It was so cold in Millington, Tennessee, that the radiator of my 1968 Camaro froze solid, and I had to shut off the motor so that the engine would not be damaged. The snow was heavy, and I didn't want to sit in my car while waiting for the engine heat to unfreeze my radiator, so that I could drain the water out and replace it with antifreeze.
I stepped out of my car and, as if it was a sign from G-D, I saw the neon lights which read "free coffee and doughnuts." I opened the door and walked into the storefront. As I shook the snow from my boots and looked around inside, I saw a few tables surrounded by folding chairs and a "living room" set of easy chairs and a couch arranged around a coffee table and could smell the coffee.
The only people inside the place were a few other sailors playing cards and the husband and wife team that ran the place. The couple waved me in and invited me to fill up a cup of coffee. We made small talk about my car for a few minutes, and then it happened.
They asked me a question that afternoon that I heard for the first time in my life. They looked me deep in the eyes and said, "Are you saved?" I am sure that my reaction shocked them a little—not because I was rude or aggressive in my response. It was because I had no reference point for such a question.
At first, I misunderstood the question and thought they were asking "are you safe," in reference to my car overheating. When I answered that I was fine but the car would need some time before I could start it again, they repeated the question: "Are you saved?"
This time I was certain what they were asking but also totally confused about what they were asking. I asked them back with a strange curiosity brought about by watching too many science fiction movies, "Saved from what?"
That was when I realized that under the neon lights saying "free coffee and doughnuts" was a smaller sign saying "Christian Servicemen's Center," which had been obscured by the snow on the outside of the window but was very clear and visible from the inside of the center. I quickly thanked them for the coffee and made my way awkwardly out of the building in search of the nearest auto repair shop or parts store.
As I look back at that day, I know that those people were doing everything they knew to fulfill the Great Commission, and I appreciate the love they showed to me and respect their efforts to share Messiah with the servicemen stationed in their community. I also remember the expressions on their faces as I nearly ran from their building with the speed of someone trying to escape from an alien abduction. Everything they said to me was foreign or alien to me as a young Jewish man—not only the Jesus they were teaching, but also the very idea of being saved.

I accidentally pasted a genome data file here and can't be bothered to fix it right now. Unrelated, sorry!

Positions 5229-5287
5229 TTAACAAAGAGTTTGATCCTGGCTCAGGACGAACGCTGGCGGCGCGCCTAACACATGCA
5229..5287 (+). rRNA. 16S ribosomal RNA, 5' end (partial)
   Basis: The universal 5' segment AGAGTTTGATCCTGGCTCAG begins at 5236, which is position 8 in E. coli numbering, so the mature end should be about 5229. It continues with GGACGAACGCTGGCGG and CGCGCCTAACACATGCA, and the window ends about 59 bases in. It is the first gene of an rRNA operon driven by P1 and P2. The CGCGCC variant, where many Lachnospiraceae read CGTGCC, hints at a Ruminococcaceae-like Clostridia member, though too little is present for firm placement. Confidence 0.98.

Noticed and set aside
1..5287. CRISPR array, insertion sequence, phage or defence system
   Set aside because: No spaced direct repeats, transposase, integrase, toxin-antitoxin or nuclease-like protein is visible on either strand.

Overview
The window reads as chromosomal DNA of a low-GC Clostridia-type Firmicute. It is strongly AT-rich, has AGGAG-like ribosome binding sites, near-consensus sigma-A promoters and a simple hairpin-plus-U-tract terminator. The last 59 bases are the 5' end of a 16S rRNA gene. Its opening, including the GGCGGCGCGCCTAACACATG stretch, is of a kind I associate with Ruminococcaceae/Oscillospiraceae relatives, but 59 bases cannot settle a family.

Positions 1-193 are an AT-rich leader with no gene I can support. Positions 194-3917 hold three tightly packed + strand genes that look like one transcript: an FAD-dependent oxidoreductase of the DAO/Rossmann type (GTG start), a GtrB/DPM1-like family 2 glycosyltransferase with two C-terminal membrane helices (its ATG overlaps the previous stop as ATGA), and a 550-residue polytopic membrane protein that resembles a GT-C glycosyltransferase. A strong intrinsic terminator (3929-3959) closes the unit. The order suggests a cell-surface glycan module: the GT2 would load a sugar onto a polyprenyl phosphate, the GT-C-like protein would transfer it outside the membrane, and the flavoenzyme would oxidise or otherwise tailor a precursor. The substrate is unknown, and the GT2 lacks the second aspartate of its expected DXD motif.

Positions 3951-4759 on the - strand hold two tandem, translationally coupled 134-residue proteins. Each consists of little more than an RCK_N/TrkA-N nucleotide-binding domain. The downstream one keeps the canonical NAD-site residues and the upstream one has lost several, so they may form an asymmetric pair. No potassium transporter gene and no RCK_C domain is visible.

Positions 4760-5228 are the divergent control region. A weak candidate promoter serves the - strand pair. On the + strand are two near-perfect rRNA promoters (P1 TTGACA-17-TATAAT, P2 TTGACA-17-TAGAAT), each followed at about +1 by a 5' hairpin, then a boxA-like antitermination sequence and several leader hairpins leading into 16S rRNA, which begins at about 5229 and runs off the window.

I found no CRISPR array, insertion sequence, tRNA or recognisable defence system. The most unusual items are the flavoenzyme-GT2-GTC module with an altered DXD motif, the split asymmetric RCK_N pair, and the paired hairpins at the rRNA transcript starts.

You see, being saved or lost is not a concept that Jewish people relate to or even understand. Jewish people relate to covenants. They understand being in covenant or outside of covenant. They understand being within Israel or outside of Israel. Jewish people understand repentance or returning to covenant. Jewish people understand restoration of covenant. But Jewish people do not understand the concept of saved and lost.
In Judaism, we think in terms of living within the eternal covenants of G-D. These covenants were made with Adam, Noah, Abraham, Isaac, Jacob, Moses, David and others. Each of these covenants were made by G-D with His people, and every one of them is eternal. We live either inside of the covenant or outside of the covenant. We either live in His righteousness (never our righteousness, because it is based upon His covenant, not our works) or outside of His righteousness.
We are not lost, waiting to be saved. We are inside or outside of an already provided covenant complete from before the foundation of the world. Jewish people like myself may not recognize Yeshua as the Messiah, but they understand the concept of Messiah.
So, that day, when I heard those words for the very first time, I didn't run because I rejected Messiah; I ran because I rejected the concept of being lost versus found. I was never lost; I had simply not yet understood my need for the wholeness, healing and restoration provided through the fulfilment of G-D's covenant.
It is vital to understand that everyone who comes to a faith-understanding of the redemptive work of Yeshua, whether Jewish or non-Jewish, enters into the same covenant relationship. They are either natural branches or wild branches grafted into the same olive tree of Israel. Paul said Gentile believers become a part of the commonwealth of Israel, as we read in Ephesians 2:12 (TLV):
"At that time you were separate from Messiah, excluded from the commonwealth of Israel and strangers to the covenants of promise, having no hope and without God in the world."
By the way, when you have a chance to look up the Greek word translated "saved," it is also translated "restored," "healed," "renewed" or "made whole," all words which fit perfectly into the concept of a covenant relationship.
In closing, have you ever wondered how people's names were blotted out of G-D's book if they were not "saved" yet? That is a question for another blog another day.
Eric Tokajer is the author of Overcoming Fearlessness, What If Everything You Were Taught About the Ten Commandments Was Wrong?, With Me in Paradise, Transient Singularity, OY! How Did I Get Here?: Thirty-One Things I Wish Someone Had Told Me Before Entering Ministry, #ManWisdom: With Eric Tokajer, Jesus Is to Christianity as Pasta Is to Italians and Galatians in Context.
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